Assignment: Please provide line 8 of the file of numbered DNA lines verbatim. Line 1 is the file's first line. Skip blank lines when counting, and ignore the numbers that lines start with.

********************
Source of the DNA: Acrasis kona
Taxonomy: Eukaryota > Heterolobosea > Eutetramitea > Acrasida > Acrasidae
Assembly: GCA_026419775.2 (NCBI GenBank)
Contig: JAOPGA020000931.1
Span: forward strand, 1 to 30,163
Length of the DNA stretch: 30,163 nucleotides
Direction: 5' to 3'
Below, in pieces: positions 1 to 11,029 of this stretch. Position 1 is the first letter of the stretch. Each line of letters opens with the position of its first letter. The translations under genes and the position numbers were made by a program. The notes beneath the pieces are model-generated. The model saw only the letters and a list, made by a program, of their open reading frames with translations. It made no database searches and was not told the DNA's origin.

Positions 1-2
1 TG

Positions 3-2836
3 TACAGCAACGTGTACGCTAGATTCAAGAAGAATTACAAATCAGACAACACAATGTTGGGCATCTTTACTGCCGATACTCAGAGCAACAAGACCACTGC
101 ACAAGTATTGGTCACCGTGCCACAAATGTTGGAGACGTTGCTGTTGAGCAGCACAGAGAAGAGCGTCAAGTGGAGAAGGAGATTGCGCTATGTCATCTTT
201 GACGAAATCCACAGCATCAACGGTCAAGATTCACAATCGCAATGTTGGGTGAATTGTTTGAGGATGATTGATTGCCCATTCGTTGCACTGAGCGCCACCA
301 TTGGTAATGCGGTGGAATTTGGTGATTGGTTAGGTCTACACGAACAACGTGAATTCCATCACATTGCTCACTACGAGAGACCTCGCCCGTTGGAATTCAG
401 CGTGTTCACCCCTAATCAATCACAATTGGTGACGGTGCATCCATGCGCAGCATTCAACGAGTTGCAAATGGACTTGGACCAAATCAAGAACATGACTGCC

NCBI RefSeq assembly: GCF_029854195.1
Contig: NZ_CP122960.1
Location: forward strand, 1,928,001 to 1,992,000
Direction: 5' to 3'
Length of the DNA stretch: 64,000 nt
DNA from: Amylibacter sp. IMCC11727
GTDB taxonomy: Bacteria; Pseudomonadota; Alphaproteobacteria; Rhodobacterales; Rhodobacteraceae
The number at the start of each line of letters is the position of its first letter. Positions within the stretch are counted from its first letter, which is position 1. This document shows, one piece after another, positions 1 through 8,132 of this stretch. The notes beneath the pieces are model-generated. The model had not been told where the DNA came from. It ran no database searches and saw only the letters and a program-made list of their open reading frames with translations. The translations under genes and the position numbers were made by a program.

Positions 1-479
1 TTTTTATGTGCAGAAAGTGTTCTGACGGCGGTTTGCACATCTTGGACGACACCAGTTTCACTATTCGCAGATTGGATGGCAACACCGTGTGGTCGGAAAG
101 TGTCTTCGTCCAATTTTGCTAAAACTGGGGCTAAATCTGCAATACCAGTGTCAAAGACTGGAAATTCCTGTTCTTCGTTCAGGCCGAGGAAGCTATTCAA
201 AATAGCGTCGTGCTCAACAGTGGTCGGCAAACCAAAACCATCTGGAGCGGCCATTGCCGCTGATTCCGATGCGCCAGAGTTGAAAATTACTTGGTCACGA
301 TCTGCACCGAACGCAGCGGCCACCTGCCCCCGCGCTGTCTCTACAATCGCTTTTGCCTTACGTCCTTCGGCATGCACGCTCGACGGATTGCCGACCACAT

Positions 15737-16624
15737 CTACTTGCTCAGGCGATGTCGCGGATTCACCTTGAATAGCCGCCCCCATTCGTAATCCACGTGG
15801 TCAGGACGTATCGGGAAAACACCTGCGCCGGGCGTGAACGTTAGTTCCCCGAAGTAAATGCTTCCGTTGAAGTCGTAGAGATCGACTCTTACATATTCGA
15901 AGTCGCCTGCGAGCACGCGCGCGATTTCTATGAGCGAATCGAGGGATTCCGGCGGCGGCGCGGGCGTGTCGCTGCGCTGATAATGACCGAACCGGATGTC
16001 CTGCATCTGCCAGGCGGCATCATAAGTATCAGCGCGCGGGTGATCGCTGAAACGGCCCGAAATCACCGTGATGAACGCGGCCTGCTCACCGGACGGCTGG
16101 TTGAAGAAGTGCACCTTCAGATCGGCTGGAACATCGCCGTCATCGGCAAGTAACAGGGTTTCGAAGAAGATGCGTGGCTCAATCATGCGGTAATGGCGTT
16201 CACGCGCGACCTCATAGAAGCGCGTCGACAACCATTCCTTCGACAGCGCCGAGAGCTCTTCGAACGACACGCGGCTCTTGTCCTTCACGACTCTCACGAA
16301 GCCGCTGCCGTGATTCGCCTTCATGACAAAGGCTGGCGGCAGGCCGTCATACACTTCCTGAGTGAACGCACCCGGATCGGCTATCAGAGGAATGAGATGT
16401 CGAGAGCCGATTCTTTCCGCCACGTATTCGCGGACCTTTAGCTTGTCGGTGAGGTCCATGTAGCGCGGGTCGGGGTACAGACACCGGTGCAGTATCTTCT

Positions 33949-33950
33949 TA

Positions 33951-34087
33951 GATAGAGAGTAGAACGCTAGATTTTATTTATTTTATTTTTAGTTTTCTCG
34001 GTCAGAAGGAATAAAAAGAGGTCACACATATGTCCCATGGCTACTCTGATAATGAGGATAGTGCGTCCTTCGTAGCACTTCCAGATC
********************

Below, in pieces: positions 1 to 11,029 of this stretch. Position 1 is the first letter of the stretch. Each line of letters opens with the position of its first letter. The translations under genes and the position numbers were made by a program. The notes beneath the pieces are model-generated. The model saw only the letters and a list, made by a program, of their open reading frames with translations. It made no database searches and was not told the DNA's origin.